Airmen assigned to Travis AFB, Calif., claimed to have set 45 aeronautical records last week during the flight of a C-5M transport loaded with cargo, according to a base release. The eight-person aircrew for the April 3 flight included members of Travis’ Active Duty 22nd Airlift Squadron and Air Force Reserve Command’s 312th AS, states the release. The records they’ve claimed are in the Class C-1.T jet category for altitude in horizontal flight, altitude with payload, time-to-climb, time-to-climb with payload, and greatest payload to 9,000 meters, states the release. “We took on approximately 265,000 pounds of cargo and our goal was to climb as fast as we could at 3,000, 6,000, and 9,000 meters,” said Maj. Jon Flowers, pilot for the flight. “We got up to an altitude of approximately 37,000 feet before we ran out of performance,” he said. The National Aeronautic Association and Federation Aeronautique Internationale must certify any national and international records, respectively, according to a separate Travis release. If certified, the marks set on April 3 would give the C-5M a total of 86 aeronautical records, surpassing the B-1B bomber, which has 83, said Travis officials.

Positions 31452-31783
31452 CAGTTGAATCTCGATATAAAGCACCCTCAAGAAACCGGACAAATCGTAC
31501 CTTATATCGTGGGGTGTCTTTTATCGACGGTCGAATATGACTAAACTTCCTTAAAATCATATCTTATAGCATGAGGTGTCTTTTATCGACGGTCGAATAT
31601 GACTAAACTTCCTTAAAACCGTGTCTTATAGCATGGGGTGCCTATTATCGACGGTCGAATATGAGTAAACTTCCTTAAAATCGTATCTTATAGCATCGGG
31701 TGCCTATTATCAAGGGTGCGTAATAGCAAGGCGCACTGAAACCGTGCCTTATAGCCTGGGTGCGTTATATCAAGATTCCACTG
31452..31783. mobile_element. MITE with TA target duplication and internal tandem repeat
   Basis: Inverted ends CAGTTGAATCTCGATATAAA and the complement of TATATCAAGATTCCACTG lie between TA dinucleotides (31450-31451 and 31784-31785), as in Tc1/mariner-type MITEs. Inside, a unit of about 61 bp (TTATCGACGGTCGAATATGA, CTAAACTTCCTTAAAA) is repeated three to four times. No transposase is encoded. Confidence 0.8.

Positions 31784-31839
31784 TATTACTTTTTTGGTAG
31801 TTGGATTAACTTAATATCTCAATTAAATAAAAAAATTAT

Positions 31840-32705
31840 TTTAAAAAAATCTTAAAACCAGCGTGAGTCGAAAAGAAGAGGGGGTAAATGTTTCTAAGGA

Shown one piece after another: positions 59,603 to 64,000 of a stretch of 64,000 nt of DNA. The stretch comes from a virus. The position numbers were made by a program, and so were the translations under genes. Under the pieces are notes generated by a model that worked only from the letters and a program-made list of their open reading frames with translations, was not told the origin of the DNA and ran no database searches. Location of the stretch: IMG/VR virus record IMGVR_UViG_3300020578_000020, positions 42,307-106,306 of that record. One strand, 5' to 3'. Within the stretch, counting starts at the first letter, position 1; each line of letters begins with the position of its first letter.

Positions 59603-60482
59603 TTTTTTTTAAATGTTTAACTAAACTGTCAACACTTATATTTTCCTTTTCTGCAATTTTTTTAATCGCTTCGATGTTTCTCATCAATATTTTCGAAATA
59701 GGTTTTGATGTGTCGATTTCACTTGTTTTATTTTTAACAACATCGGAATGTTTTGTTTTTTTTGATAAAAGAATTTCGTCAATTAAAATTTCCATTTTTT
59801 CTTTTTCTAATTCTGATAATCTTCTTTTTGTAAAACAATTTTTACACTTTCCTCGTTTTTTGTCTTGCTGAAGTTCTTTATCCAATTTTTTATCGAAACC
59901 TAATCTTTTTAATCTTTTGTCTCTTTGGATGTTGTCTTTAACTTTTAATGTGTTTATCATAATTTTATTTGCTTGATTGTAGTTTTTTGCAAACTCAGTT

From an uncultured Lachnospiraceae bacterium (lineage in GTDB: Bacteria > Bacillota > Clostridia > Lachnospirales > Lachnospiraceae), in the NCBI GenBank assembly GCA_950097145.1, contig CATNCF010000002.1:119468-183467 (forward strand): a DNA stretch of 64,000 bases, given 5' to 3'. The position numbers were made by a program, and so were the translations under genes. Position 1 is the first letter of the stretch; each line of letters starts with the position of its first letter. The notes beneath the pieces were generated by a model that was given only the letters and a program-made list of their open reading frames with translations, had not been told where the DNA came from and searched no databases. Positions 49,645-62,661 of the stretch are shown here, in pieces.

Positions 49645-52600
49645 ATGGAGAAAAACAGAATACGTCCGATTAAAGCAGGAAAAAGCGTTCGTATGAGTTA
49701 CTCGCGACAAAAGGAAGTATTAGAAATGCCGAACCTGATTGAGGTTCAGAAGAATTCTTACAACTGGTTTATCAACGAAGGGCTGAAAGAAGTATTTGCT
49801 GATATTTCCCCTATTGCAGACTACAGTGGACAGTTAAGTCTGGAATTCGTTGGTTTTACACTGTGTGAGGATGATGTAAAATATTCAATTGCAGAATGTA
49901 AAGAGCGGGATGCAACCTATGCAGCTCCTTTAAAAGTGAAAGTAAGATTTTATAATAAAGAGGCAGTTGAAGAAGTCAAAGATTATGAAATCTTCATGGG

Department of the Air Force Secretary Frank Kendall delivered a keynote address on "One Team, One Fight, One Year Later" at AFA's Air, Space & Cyber Conference. Watch the video or read the transcript.